が, for grammatical reasons that I don't entirely understand. I think は would work too. I know it can't be を because of the way 話せ is conjugated, though, but if you conjugated it differently you probably would use を because it's the direct object marker.


I think that's because は is a particule of description and を is a particule of action. So here we say :" i don't drink tea in general" instead of :" I don't drink tea right now"


Sounds good, can just someone confirm this please? Then I will note this


I'd be careful. While not exactly wrong, this isn't really the whole story and could easily lead to misunderstanding if you try to apply it to every sentence containing は or を.

This topic is discussed a lot in this thread, so I suggest reading the rest of the discussion and consulting other sources if you are still confused.


Iwas thinking the same thing. I thought "I" was the subject, and tea was the object. は to denote the subject and を for the object?


は marks the topic - what the sentence is about or is from the point of view of. It may or may not also be the subject.


In the description (light bulb icon) it explains that は is used in the negative Form. If you don't drink the tea you refer with は, if you drink it its を


For negative statements you tend to use は over を.


Why is it saying "nomi" instead of "nomu", the word we learned earlier in the Duolingo Japanese Lesson that means "drink"?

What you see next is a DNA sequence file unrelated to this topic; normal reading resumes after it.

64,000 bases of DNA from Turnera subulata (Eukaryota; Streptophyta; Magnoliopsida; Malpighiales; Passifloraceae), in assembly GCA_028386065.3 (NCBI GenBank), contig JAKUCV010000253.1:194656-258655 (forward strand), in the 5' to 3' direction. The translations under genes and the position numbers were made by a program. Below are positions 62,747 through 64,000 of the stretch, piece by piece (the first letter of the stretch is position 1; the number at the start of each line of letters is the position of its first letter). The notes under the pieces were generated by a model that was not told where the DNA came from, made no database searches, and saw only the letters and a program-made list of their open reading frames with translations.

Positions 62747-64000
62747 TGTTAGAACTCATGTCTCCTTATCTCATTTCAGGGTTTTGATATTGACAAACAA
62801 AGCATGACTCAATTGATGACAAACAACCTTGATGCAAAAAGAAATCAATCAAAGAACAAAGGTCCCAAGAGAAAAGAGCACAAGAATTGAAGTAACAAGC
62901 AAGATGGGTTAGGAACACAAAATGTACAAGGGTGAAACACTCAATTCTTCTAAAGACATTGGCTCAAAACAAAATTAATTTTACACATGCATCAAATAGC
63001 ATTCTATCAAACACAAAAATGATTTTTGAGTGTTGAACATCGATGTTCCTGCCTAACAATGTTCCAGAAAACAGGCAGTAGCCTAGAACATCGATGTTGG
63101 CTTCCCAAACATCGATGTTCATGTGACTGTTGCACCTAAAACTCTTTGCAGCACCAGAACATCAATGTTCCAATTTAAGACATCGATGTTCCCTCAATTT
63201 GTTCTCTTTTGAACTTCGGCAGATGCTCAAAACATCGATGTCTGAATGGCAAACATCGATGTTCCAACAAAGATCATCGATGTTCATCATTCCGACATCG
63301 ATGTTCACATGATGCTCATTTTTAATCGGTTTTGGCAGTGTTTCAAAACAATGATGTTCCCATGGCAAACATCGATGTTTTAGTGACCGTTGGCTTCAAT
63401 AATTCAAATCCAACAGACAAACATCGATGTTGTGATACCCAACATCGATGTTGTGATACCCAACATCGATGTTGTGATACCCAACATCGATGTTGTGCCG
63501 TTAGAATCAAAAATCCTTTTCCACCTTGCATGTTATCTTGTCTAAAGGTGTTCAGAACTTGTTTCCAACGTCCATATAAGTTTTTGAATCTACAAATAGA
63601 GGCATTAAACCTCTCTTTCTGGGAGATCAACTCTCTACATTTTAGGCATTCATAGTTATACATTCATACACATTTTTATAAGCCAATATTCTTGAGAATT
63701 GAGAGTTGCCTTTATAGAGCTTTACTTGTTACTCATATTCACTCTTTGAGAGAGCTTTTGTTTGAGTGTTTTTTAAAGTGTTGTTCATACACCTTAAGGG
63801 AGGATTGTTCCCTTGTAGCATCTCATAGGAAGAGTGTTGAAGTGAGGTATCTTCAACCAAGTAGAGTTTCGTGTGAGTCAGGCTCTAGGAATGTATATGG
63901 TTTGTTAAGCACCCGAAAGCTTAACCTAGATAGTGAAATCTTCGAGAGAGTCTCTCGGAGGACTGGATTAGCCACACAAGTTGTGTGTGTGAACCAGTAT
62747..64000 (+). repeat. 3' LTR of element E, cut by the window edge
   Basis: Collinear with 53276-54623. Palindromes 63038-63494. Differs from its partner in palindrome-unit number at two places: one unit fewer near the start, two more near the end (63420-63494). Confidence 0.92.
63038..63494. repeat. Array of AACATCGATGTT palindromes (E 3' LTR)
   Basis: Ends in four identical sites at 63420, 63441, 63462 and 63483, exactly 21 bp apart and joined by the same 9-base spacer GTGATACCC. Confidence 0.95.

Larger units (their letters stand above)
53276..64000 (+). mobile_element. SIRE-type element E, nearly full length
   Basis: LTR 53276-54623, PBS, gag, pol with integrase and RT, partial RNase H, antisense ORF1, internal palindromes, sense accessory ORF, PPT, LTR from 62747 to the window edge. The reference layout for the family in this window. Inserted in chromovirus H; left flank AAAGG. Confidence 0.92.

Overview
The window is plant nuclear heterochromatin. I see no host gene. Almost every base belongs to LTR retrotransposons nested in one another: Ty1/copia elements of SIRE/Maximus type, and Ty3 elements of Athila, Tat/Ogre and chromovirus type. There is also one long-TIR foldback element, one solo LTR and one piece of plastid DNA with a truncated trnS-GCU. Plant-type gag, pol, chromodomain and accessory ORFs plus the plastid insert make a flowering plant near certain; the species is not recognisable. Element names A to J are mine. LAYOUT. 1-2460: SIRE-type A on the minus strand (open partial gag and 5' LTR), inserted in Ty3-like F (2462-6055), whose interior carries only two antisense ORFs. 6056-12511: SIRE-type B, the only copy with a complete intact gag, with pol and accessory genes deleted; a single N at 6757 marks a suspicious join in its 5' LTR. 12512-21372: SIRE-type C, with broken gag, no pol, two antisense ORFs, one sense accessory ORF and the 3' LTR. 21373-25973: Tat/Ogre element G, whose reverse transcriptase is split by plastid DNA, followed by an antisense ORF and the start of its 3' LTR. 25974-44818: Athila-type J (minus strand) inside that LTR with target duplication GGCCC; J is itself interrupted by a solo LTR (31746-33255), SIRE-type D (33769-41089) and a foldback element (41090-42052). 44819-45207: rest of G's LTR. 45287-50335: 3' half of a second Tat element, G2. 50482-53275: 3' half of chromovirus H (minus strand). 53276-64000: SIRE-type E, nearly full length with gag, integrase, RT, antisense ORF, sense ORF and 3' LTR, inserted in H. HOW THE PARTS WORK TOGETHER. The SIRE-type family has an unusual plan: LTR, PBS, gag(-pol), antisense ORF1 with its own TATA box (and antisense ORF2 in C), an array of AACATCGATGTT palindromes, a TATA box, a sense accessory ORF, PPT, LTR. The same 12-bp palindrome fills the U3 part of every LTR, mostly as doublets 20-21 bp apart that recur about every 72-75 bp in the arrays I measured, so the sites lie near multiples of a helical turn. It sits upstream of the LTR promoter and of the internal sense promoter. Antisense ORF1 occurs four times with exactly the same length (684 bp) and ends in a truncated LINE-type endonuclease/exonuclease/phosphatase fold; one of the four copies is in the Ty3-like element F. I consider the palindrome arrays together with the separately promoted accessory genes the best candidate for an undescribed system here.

In Japanese, verbs can come in various forms, just like in English. Drink, drank, drinking .. all variations on the same verb.

Nomu is the most basic form of the verb "to drink". It is the non-past tense plain form, used in casual or non-formal speech or if you were looking up the verb in a dictionary (sometimes called the "dictionary form").

私は飲む (watashi wa nomu.) "As for me, (I) drink"

コーヒーを飲む (Kōhī o nomu) "(I) drink coffee"

Nomimasu is the polite or formal version of this basic form. It is also non-past tense and is used exactly the same, except that it is preferred in formal situations. You will see the formal endings quite frequently on DuoLingo and in other learning materials, since it is common to introduce new Japanese learners to formal forms very early.

私は飲みます (watashi wa nomimasu.) "As for me, (I) drink" (polite)

コーヒーを飲みます (Kōhī o nomimasu) "(I) drink coffee" (polite)